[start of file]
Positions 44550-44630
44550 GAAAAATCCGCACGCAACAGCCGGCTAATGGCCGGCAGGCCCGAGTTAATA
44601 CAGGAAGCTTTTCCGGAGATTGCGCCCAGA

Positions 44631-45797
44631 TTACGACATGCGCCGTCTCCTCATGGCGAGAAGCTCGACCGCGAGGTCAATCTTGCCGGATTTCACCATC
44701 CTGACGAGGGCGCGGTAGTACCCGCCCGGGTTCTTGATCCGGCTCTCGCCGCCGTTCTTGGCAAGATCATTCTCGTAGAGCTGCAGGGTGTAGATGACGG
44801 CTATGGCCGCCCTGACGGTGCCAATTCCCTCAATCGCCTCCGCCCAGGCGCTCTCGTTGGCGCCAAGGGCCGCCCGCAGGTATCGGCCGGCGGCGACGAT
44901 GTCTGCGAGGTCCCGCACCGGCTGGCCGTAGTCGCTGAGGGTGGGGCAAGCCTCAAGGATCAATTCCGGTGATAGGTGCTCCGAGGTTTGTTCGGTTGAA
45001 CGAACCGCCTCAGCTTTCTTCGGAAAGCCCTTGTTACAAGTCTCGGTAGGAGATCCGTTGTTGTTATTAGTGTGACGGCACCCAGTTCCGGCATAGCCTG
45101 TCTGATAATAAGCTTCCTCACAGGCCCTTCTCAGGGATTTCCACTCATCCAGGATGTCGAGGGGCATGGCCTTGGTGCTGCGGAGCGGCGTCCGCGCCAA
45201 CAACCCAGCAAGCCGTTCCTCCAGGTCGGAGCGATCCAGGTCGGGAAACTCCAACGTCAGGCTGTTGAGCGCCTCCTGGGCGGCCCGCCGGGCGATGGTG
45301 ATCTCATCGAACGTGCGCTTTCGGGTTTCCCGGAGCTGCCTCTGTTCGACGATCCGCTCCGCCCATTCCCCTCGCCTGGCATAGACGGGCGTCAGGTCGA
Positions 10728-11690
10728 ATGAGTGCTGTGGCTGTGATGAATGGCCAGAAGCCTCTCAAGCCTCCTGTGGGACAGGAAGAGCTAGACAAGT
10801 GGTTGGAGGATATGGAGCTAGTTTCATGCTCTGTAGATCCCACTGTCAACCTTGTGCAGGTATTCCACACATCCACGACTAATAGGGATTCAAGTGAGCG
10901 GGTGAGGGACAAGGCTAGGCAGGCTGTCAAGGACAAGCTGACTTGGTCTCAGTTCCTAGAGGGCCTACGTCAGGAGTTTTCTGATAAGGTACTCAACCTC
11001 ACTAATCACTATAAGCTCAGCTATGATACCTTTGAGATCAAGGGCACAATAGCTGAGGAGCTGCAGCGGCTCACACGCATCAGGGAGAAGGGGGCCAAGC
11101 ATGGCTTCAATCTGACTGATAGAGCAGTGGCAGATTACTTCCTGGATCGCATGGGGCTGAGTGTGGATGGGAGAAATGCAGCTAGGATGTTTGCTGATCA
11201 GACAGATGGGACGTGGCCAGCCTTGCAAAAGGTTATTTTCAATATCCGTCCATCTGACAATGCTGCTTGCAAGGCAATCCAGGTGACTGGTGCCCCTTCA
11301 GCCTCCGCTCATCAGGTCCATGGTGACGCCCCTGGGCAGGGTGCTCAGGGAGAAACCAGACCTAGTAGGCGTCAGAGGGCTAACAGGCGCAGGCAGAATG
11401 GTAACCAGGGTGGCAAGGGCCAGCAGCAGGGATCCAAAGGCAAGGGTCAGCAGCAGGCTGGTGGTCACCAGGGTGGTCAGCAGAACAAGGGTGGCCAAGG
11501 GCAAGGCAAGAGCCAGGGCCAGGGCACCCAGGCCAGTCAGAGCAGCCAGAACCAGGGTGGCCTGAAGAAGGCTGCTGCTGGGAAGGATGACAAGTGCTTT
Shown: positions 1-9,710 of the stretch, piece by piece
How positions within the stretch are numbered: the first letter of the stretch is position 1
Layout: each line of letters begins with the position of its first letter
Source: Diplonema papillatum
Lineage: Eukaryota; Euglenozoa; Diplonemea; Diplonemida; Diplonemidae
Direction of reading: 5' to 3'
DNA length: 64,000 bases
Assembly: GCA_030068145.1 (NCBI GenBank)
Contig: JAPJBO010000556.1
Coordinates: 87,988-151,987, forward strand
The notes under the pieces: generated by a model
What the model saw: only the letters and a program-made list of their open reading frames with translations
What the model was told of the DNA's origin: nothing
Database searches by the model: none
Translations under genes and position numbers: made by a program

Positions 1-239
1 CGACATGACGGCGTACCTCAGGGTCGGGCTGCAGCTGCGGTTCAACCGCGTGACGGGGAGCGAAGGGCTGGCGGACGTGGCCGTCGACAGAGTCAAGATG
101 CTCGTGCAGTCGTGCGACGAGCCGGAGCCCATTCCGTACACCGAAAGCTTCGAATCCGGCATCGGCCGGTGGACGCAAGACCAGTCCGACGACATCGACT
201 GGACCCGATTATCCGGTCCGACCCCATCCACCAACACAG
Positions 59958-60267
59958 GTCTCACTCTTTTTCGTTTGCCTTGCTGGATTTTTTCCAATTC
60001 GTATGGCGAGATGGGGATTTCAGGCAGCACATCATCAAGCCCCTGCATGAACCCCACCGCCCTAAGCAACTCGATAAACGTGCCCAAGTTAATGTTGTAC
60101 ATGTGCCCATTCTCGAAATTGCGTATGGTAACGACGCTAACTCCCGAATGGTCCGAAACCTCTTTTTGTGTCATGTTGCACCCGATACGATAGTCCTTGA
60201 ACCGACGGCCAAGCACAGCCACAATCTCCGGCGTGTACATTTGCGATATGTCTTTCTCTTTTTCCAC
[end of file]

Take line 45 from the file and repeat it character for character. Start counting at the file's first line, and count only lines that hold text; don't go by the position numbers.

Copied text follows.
60101 ATGTGCCCATTCTCGAAATTGCGTATGGTAACGACGCTAACTCCCGAATGGTCCGAAACCTCTTTTTGTGTCATGTTGCACCCGATACGATAGTCCTTGA